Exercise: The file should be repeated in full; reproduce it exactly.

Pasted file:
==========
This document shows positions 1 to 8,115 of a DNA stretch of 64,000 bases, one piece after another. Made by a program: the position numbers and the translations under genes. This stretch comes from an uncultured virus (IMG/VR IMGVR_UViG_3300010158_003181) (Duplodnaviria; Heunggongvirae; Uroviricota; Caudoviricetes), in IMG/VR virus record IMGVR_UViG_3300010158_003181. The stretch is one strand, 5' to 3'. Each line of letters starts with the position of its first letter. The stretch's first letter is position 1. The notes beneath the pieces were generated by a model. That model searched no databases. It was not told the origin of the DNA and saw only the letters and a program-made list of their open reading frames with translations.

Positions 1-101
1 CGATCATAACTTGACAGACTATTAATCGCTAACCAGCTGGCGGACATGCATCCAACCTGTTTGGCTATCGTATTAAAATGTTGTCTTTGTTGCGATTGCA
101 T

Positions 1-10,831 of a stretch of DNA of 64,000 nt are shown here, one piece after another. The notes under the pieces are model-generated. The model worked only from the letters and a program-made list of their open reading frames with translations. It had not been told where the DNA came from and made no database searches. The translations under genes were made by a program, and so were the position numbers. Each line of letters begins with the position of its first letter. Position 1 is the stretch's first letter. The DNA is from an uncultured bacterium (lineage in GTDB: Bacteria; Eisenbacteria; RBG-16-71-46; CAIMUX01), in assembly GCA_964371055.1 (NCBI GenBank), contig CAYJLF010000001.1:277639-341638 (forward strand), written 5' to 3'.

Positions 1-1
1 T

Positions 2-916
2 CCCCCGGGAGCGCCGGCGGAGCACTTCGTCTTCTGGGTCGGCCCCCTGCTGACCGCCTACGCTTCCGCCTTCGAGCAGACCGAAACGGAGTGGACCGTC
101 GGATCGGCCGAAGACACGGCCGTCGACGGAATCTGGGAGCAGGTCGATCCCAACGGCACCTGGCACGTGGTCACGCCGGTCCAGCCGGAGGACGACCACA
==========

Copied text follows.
This document shows positions 1 to 8,115 of a DNA stretch of 64,000 bases, one piece after another. Made by a program: the position numbers and the translations under genes. This stretch comes from an uncultured virus (IMG/VR IMGVR_UViG_3300010158_003181) (Duplodnaviria; Heunggongvirae; Uroviricota; Caudoviricetes), in IMG/VR virus record IMGVR_UViG_3300010158_003181. The stretch is one strand, 5' to 3'. Each line of letters starts with the position of its first letter. The stretch's first letter is position 1. The notes beneath the pieces were generated by a model. That model searched no databases. It was not told the origin of the DNA and saw only the letters and a program-made list of their open reading frames with translations.

Positions 1-101
1 CGATCATAACTTGACAGACTATTAATCGCTAACCAGCTGGCGGACATGCATCCAACCTGTTTGGCTATCGTATTAAAATGTTGTCTTTGTTGCGATTGCA
101 T

Positions 1-10,831 of a stretch of DNA of 64,000 nt are shown here, one piece after another. The notes under the pieces are model-generated. The model worked only from the letters and a program-made list of their open reading frames with translations. It had not been told where the DNA came from and made no database searches. The translations under genes were made by a program, and so were the position numbers. Each line of letters begins with the position of its first letter. Position 1 is the stretch's first letter. The DNA is from an uncultured bacterium (lineage in GTDB: Bacteria; Eisenbacteria; RBG-16-71-46; CAIMUX01), in assembly GCA_964371055.1 (NCBI GenBank), contig CAYJLF010000001.1:277639-341638 (forward strand), written 5' to 3'.

Positions 1-1
1 T

Positions 2-916
2 CCCCCGGGAGCGCCGGCGGAGCACTTCGTCTTCTGGGTCGGCCCCCTGCTGACCGCCTACGCTTCCGCCTTCGAGCAGACCGAAACGGAGTGGACCGTC
101 GGATCGGCCGAAGACACGGCCGTCGACGGAATCTGGGAGCAGGTCGATCCCAACGGCACCTGGCACGTGGTCACGCCGGTCCAGCCGGAGGACGACCACA